A quiet boy by day, Eliot is transformed at the stroke of midnight into a superhero. He retrieves the queen’s stolen jewels, confronts escaped lions, prevents a ship from being wrecked and saves the planet from extinction when a meteor threatens to obliterate it.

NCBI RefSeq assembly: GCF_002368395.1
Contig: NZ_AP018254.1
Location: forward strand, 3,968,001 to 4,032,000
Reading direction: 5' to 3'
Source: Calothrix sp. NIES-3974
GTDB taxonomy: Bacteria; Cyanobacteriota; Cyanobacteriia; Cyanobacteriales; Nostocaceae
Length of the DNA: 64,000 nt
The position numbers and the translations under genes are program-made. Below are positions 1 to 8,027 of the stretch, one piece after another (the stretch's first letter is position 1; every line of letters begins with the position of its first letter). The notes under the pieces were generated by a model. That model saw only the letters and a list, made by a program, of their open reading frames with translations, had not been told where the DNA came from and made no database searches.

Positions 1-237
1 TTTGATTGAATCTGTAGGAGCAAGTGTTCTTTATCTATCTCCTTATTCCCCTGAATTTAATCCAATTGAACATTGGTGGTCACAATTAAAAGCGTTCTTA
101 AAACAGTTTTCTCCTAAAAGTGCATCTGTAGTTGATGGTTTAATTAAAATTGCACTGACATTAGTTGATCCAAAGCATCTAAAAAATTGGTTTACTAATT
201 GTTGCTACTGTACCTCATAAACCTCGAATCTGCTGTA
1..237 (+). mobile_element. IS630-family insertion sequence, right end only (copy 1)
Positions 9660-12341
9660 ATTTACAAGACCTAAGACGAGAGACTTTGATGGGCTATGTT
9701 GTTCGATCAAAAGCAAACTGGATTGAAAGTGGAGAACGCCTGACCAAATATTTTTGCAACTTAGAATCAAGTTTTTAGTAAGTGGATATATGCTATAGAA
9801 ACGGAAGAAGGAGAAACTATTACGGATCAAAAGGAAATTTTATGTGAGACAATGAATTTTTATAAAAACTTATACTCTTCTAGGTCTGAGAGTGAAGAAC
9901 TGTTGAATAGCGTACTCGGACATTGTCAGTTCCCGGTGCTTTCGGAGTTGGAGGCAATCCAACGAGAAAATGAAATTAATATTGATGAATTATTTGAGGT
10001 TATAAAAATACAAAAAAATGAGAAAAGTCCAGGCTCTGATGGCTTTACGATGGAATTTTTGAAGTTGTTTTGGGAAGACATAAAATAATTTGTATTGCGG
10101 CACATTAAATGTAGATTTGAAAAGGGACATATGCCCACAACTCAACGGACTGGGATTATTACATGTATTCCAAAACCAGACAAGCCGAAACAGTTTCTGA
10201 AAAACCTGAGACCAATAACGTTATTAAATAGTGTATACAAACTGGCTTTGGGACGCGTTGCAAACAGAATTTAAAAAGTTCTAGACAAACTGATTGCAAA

Cottringer’s young hero’s exploits are recounted in a deadpan, matter of fact style (‘Luckily, Eliot is a skilled jet pilot.’) which leaves room for the drama and tension of each nerve tingling adventure to be conveyed via Alex T Smith’s illustrations. A first book from this new illustrator, his melange of collage, scribbly line, computer graphics and expressive typography is, in these post Lauren Child days, not so unusual. However, Smith makes the style his own with a vigorously inventive use of the page allowing the various crescendo points to build – the final meteor busting sequence being accorded a tense four double page spreads before we are reassured that ‘Eliot saves the world from destruction’. Some of Smith’s witty reference points (eg to the baddies in Bond movies) will perhaps resonate with adults rather than children but such multi-layering can only serve to enrich the visual language of young readers. A dynamic and satisfying debut that will be much enjoyed.